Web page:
Avenida Kollasuyo is in the North of La Paz, just above the city’s General Cemetery, and just below the neighbouring city of El Alto. The avenue is a main transport connection between La Paz, El Alto and the countryside beyond, and, although it is generally perceived as a humble area, in recent years it has experienced an increase in wealth and property values. Some of the residents here remember when it used to be a dairy farm back in the 1950s, and that when they first built their houses the area was fields and trees. They saw the neighbourhood develop into a hub for transport services and car mechanics, and during the day the avenue is full of trucks and coaches getting serviced at the numerous garages there. The area has also become known for traditional Andean fiestas – which are crucial to understanding how capital and trade work in this area. There are numerous brightly coloured and strikingly designed ballrooms along Avenida Kollasuyo, in an architectural style that has been termed ‘Andean pyschedelic baroque,’ and associated most strongly with constructor Freddy Mamani.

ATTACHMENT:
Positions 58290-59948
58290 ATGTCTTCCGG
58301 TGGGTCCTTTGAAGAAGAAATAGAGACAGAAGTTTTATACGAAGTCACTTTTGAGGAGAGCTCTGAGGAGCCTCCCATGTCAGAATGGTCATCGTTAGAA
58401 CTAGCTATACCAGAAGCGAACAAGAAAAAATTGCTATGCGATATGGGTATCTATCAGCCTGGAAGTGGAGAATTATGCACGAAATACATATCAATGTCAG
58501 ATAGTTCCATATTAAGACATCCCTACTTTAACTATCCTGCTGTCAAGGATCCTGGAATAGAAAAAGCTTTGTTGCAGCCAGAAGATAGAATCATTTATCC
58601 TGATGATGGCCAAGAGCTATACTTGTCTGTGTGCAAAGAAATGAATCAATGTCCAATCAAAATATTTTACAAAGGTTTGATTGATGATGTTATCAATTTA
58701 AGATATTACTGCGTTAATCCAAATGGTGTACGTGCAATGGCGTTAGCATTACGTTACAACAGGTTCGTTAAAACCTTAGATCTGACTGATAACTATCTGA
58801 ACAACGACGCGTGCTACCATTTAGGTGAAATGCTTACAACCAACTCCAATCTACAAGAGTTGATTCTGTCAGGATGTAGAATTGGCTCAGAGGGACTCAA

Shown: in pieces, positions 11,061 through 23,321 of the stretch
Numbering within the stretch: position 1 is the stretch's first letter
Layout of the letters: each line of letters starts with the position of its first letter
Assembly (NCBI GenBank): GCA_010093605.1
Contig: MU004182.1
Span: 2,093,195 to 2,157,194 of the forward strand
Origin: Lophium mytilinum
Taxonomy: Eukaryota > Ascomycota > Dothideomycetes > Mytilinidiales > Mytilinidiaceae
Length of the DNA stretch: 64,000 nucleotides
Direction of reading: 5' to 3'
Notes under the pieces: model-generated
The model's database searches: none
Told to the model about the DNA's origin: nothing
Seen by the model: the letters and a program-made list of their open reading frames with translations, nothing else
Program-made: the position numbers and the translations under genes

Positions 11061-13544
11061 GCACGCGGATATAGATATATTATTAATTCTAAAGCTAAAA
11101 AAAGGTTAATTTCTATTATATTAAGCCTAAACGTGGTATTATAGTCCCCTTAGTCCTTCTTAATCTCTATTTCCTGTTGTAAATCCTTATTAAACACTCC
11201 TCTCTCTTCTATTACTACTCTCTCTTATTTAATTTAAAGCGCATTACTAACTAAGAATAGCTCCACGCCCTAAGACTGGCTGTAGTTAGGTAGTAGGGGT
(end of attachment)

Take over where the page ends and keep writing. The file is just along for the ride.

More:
The popularity of traditional fiestas and the wealth of the Aymaran bourgeoisie have led to increased demand for Aymaran fashion – the distinctive pollera of the Chola Paceña. Avenida Kollasuyo, in particular the area closest to the Cementerio market has long been known for textiles and costumes. With this rise in demand, there is now a cluster of galleries and boutiques where one can rent or buy dance costumes and polleras in this area. One of the most famous designers of pollera fashions, Eliana Paco Paredes, who has shown her designs internationally, had her first store in Avenida Kollasuyo.